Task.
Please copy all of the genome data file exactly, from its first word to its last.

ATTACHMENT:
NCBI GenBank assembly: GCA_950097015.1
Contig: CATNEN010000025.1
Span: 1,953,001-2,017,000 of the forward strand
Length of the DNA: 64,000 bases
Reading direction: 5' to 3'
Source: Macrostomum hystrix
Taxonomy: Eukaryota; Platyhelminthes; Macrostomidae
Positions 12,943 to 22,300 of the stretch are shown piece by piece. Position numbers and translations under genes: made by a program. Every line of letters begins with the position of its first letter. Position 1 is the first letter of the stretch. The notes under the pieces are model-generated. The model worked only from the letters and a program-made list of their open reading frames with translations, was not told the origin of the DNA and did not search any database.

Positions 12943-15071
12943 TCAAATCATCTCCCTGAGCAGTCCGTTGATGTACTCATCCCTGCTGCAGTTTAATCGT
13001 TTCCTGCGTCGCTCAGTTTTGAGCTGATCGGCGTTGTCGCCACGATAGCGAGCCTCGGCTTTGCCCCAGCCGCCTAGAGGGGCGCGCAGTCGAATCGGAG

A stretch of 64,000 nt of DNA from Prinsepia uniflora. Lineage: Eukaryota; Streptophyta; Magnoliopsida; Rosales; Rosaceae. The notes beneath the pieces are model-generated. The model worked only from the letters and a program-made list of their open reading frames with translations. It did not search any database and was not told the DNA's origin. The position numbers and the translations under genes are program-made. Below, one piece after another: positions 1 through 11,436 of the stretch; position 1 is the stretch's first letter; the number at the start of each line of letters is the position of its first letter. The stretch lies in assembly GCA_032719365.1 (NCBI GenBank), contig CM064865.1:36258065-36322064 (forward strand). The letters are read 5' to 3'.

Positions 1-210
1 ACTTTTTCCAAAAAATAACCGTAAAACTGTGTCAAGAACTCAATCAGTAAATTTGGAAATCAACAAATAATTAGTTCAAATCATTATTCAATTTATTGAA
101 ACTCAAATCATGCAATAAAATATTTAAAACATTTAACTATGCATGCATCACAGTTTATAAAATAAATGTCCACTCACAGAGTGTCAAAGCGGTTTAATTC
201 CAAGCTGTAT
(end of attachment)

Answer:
NCBI GenBank assembly: GCA_950097015.1
Contig: CATNEN010000025.1
Span: 1,953,001-2,017,000 of the forward strand
Length of the DNA: 64,000 bases
Reading direction: 5' to 3'
Source: Macrostomum hystrix
Taxonomy: Eukaryota; Platyhelminthes; Macrostomidae
Positions 12,943 to 22,300 of the stretch are shown piece by piece. Position numbers and translations under genes: made by a program. Every line of letters begins with the position of its first letter. Position 1 is the first letter of the stretch. The notes under the pieces are model-generated. The model worked only from the letters and a program-made list of their open reading frames with translations, was not told the origin of the DNA and did not search any database.

Positions 12943-15071
12943 TCAAATCATCTCCCTGAGCAGTCCGTTGATGTACTCATCCCTGCTGCAGTTTAATCGT
13001 TTCCTGCGTCGCTCAGTTTTGAGCTGATCGGCGTTGTCGCCACGATAGCGAGCCTCGGCTTTGCCCCAGCCGCCTAGAGGGGCGCGCAGTCGAATCGGAG

A stretch of 64,000 nt of DNA from Prinsepia uniflora. Lineage: Eukaryota; Streptophyta; Magnoliopsida; Rosales; Rosaceae. The notes beneath the pieces are model-generated. The model worked only from the letters and a program-made list of their open reading frames with translations. It did not search any database and was not told the DNA's origin. The position numbers and the translations under genes are program-made. Below, one piece after another: positions 1 through 11,436 of the stretch; position 1 is the stretch's first letter; the number at the start of each line of letters is the position of its first letter. The stretch lies in assembly GCA_032719365.1 (NCBI GenBank), contig CM064865.1:36258065-36322064 (forward strand). The letters are read 5' to 3'.

Positions 1-210
1 ACTTTTTCCAAAAAATAACCGTAAAACTGTGTCAAGAACTCAATCAGTAAATTTGGAAATCAACAAATAATTAGTTCAAATCATTATTCAATTTATTGAA
101 ACTCAAATCATGCAATAAAATATTTAAAACATTTAACTATGCATGCATCACAGTTTATAAAATAAATGTCCACTCACAGAGTGTCAAAGCGGTTTAATTC
201 CAAGCTGTAT